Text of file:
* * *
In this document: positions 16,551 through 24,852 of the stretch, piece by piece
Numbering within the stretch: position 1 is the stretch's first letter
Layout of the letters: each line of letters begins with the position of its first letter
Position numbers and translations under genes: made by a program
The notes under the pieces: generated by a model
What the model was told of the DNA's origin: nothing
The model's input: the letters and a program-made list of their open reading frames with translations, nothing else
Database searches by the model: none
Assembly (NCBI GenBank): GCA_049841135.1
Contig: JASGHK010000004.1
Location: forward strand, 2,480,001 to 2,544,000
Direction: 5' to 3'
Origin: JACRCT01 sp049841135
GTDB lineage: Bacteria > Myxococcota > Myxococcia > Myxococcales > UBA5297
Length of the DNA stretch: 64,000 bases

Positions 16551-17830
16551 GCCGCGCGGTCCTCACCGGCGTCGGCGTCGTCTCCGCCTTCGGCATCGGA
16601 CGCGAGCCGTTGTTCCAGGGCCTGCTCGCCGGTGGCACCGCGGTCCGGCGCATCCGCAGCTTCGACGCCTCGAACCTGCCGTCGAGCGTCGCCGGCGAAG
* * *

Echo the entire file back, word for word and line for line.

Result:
In this document: positions 16,551 through 24,852 of the stretch, piece by piece
Numbering within the stretch: position 1 is the stretch's first letter
Layout of the letters: each line of letters begins with the position of its first letter
Position numbers and translations under genes: made by a program
The notes under the pieces: generated by a model
What the model was told of the DNA's origin: nothing
The model's input: the letters and a program-made list of their open reading frames with translations, nothing else
Database searches by the model: none
Assembly (NCBI GenBank): GCA_049841135.1
Contig: JASGHK010000004.1
Location: forward strand, 2,480,001 to 2,544,000
Direction: 5' to 3'
Origin: JACRCT01 sp049841135
GTDB lineage: Bacteria > Myxococcota > Myxococcia > Myxococcales > UBA5297
Length of the DNA stretch: 64,000 bases

Positions 16551-17830
16551 GCCGCGCGGTCCTCACCGGCGTCGGCGTCGTCTCCGCCTTCGGCATCGGA
16601 CGCGAGCCGTTGTTCCAGGGCCTGCTCGCCGGTGGCACCGCGGTCCGGCGCATCCGCAGCTTCGACGCCTCGAACCTGCCGTCGAGCGTCGCCGGCGAAG